Tribal citizen journalists in India have been reporting news in their own language through a new experiment using mobile phones - a project which hopes to connect rural regions to the rest of the world.
Shubhranshu Choudhary, the brain behind CGNet Swara teaching a tribal girl how the service works in Chhattisgarh
Using principles of journalism, it is an attempt to cater to people who are on the wrong side of the digital divide and provide a new platform where villagers can talk to each other and the outside world about issues that are important to them.
Essentially an internet-radio-come-website system, Chhattisgarh Net Voice or CGNet Swara, as it is popularly called, has become a rage. Tribal residents, whose population has grown to over 4 million, relay news in their local language, Gondi.
In the central state of Chhattisgarh, vast swathes of the population live in the remote outback which newspapers do not cover on as literacy rates are terrible and there is no internet or private television.
Communicating with the outside world
The service, which began in February last year, is the brainchild of freelance journalist Shubhranshu Choudhary, who was earlier a producer for BBC. "What’s happening in the tribal areas," says Choudhary, "is that tribal aspirations, their news, news about them does not come into the mainstream media for a variety of reasons. So we hope that this platform will not only create a platform for tribals to talk in their own language but it will help them communicate with the outside world."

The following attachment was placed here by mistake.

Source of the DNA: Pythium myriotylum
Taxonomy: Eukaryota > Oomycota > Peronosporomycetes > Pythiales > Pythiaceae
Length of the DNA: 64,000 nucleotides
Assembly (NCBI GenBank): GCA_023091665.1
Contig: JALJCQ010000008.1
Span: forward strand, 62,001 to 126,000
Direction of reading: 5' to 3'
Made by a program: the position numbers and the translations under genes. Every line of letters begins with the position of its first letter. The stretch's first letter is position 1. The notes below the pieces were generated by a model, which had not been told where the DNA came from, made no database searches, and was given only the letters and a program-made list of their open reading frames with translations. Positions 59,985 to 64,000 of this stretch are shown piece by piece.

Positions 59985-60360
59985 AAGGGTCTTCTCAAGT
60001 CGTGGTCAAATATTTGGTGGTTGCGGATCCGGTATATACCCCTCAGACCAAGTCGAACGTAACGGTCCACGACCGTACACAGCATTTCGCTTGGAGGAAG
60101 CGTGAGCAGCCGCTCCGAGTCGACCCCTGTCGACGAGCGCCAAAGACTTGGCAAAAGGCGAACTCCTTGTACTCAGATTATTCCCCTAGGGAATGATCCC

Tribal youth in Chhattisgarh being taught how to use mobile service for relaying news
The technology, developed by Microsoft Research India and Massachusetts Institute of Technology, is simple.
Tribal folk call a designated number to upload a news item and a text message goes out to all the phone numbers in the contact list. Anyone who wants to hear the report calls in to the same number and the message is played out. It boasts today of receiving over 300 phone calls every day.
Awareness of local issues
Trained volunteers have used the system to help mobilize awareness of local issues. So it is not surprising to hear reports on illegal mining, irregularities in the government’s welfare schemes, anti-liquor campaigns and even atrocities meted out to the indigenous population.
Tribals in Chhatisgarh using CGNet for sending reports
Adiyog, a volunteer who has seen the service grow rapidly, says CGNet is a vital link for the population, as the mainstream media tends to ignore aspirations of indigenous communities. Not only that, he adds, "It has ignored their problems and their struggle. From the places I have visited this service is popular and the feedback is good."
Tribal women’s empowerment groups say CGNet has helped in raising awareness of local issues in surrounding villages as well.
Choudhary is now working on scaling up the system to reach as many as possible. He is considering incorporating the system into a national cellphone network at a later stage. "We hope to take it to as many tribal areas as we can." He says the task is not so simple, because, "what has happened to the tribals in India is that they got divided into many states. Say for example the tribal language Gondi. The people who speak Gondi, on which we are working, are divided into five states. So we hope this platform will give them space where they can talk about their own problems in their own language."
For now tribal folk seem to have found a new voice, their own voice.
Author: Murali Krishnan
Editor: Sarah Berning